Well, the elections are over … but not really.

As I write this, counting is still going on in various states, and lawyers are setting up battle lines. Newly elected officials are heating up the rhetoric, and protesters are starting to lash out.

What is the role of the church in all of this?

It goes on to ask some bigger questions.

How can we work toward unity in the Body of Christ?…Does unity mean uniformity? If not, then how can we get along? And beyond unity in the church, how can we show the world the path toward peace and unity?

At the policy level, those are some tough questions. At the level of national policy especially.

To address those questions at the policy level, the level of presidents and congressmen and archbishops and general secretaries and such folk…jeepers. You would need a strategy that would unite the vast majority of all Christendom. As things stand now, any council with sufficient authority would never agree on a strategy.

But what makes us think we have to solve the problem from the top down? Top-down solutions are convenient, because they mean that most of us don’t have to do anything until the higher-ups get their act together. That shows no sign of happening anytime soon…so we don’t have to do anything, and it’s all conveniently somebody else’s fault.

That convenience ought to make us suspicious. Jesus rarely leads us by the convenient path. So what if He’s calling us to solve the problem from the bottom up?I think He is, and I think any straightforward reading of John 17 and Ephesians 4 confirms it.

What would that look like? Well, let me tell you what it looks like in my life right now. I’m not using myself as an example to say, “hey, look at me, I’ve got this thing knocked” — not a bit of it. I have a lot to learn. But I’ve also come a long way. What I have now? The man I was 15 years ago didn’t believe any of this was even possible. But it is.

I’m part of an interdenominational pastors’ prayer group in Englewood, Colorado. We meet once a month, and the pattern of the meetings is simple. We’ll go around the circle and check in with each other, and then we pray for each other. The check-in consists of three questions:

  1. How’s your ministry doing?
  2. How’s your family doing?
  3. How’s your walk with God doing?

That’s it. Brevity is valued — the goal is to answer all three questions in 3-5 minutes per participant. (Of course, we’re all pastors, so we don’t always make it under the 5-minute mark, but we try.) In a normal meeting, we’ll pray for each other, celebrating victories and blessings, and lifting up needs. When something unusually difficult is happening, we may abandon. The format entirely. There have been meetings where we put a chair in the center of the circle, sat our wounded brother in it, laid hands on him and just prayed for him for half an hour.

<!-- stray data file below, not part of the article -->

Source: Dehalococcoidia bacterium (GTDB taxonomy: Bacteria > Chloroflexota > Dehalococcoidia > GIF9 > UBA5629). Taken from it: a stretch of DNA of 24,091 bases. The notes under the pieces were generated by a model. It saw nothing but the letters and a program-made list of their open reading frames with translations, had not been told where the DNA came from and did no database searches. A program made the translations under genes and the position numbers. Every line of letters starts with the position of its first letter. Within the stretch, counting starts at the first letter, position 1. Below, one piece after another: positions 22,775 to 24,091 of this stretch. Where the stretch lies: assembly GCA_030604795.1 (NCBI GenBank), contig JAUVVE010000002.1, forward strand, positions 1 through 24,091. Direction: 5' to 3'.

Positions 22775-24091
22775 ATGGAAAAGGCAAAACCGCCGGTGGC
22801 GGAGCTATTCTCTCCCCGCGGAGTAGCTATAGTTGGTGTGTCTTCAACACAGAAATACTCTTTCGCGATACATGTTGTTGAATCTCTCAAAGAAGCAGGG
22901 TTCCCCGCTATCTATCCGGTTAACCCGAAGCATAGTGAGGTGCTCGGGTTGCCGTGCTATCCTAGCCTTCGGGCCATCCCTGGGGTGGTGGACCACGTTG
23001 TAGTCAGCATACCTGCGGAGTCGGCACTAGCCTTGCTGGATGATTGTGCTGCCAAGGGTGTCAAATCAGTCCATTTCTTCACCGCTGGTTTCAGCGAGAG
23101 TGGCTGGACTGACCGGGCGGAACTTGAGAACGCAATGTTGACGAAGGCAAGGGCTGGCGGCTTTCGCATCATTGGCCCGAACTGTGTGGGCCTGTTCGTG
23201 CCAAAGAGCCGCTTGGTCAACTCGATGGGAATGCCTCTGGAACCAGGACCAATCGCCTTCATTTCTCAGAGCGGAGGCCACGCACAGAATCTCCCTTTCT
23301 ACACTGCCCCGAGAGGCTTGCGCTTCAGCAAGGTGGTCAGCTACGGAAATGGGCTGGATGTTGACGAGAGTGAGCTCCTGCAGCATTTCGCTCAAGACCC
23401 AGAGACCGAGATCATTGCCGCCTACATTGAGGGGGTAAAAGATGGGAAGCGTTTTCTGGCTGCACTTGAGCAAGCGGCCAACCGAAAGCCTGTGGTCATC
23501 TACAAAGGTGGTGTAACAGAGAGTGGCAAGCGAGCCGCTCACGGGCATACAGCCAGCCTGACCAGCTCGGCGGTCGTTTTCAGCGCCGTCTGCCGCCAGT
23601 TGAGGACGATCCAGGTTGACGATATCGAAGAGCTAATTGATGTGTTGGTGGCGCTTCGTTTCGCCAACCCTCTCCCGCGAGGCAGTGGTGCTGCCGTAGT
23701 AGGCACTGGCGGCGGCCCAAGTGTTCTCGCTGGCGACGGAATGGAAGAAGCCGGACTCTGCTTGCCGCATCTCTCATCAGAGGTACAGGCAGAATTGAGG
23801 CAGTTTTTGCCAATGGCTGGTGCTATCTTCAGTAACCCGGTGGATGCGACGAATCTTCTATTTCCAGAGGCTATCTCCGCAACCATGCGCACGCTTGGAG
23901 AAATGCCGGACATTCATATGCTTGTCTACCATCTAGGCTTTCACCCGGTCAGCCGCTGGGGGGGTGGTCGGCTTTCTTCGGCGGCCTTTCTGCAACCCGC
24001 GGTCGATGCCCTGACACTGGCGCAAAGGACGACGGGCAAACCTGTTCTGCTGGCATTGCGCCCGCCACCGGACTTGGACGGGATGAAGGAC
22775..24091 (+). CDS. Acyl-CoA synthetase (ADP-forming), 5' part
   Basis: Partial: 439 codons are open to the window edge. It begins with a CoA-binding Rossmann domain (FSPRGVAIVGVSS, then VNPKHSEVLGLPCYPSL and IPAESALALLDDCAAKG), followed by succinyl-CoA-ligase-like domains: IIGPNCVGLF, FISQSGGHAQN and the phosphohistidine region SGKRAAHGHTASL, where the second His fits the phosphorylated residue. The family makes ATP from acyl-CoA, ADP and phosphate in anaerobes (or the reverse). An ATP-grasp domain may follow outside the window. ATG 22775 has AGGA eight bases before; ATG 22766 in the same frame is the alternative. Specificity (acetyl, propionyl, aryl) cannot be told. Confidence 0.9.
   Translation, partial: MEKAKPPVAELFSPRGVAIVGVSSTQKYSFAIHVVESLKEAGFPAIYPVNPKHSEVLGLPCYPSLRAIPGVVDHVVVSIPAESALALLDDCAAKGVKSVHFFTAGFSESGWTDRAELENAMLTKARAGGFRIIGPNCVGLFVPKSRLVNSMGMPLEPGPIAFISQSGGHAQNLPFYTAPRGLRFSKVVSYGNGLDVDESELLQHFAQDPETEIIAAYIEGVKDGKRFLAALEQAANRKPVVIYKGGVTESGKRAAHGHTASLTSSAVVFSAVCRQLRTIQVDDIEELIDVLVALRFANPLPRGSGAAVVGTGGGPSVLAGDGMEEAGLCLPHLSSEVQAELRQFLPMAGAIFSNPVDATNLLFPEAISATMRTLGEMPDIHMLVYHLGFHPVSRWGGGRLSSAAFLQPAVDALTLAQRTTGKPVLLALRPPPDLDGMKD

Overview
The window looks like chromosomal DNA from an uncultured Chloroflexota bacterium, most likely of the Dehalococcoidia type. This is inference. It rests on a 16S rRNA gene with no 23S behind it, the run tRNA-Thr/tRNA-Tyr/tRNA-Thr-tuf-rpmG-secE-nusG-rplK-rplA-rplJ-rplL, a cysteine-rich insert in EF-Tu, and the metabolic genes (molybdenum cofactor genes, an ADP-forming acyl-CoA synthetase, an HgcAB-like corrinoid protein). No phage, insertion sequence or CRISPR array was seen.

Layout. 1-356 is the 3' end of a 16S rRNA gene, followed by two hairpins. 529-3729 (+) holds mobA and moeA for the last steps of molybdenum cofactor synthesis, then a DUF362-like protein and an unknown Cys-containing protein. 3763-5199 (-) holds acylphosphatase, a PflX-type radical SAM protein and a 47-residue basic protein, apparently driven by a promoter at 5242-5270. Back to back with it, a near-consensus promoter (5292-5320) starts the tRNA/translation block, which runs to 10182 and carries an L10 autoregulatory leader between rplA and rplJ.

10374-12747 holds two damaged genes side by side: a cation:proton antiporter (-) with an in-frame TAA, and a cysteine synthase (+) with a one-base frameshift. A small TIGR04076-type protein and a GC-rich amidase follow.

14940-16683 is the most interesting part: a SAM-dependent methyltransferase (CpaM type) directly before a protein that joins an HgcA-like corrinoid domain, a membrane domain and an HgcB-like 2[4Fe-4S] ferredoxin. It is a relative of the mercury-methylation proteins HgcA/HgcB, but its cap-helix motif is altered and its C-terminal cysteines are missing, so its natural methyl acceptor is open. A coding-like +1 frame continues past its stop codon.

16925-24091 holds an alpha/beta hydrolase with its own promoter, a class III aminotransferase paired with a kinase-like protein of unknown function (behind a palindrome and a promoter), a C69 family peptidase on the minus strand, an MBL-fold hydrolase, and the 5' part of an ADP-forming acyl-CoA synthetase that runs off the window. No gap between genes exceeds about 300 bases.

Nondenominational, Southern Baptist, Anglican, United Methodist, Assemblies of God, Messianic, Dutch Reformed…all of these are regularly represented, and over the 8 years I’ve been part of this group, we’ve also had Missouri Synod Lutheran, Grace Covenant, Vineyard, independent Baptist, a Navy chaplain, and many others. We don’t need a denominational commission to sign off on this; we just do it. We do it because Jesus told us to love one another. We do it trusting the Scriptures, which tell us that the Spirit makes the unity (not us!); our job is just to steward it (Eph. 4:1-6). And it works.

I’m also part of a ministry to the homeless of our city called Giving Heart. Come into Giving Heart when it’s open, and you’ll meet volunteers from all kinds of different churches — any of the ones above, and then some. You’ll also meet people who don’t go to church; some of them don’t even identify as Christian. They just want to help their city’s poorest and most vulnerable residents, and this is where it’s happening.

Giving Heart began 7 years ago with the realization that most apartment-dwellers are sorely lacking in community life. It started as a privately held community center serving a big multi-housing complex. The goal was to provide a third space where people could meet–host dinners, movie nights, parties on the holidays, and so on. It worked to an extent…but the open door turned out to be a magnet for the local homeless population. When we didn’t turn them away, more came. We didn’t have a lot to offer back then, but someone gave us a big popcorn machine. So if we were open, you could come by, get a bottle of water and some popcorn, and take a load off for a few minutes. Many did. A bottle of water led to conversation, which led to sharing life together.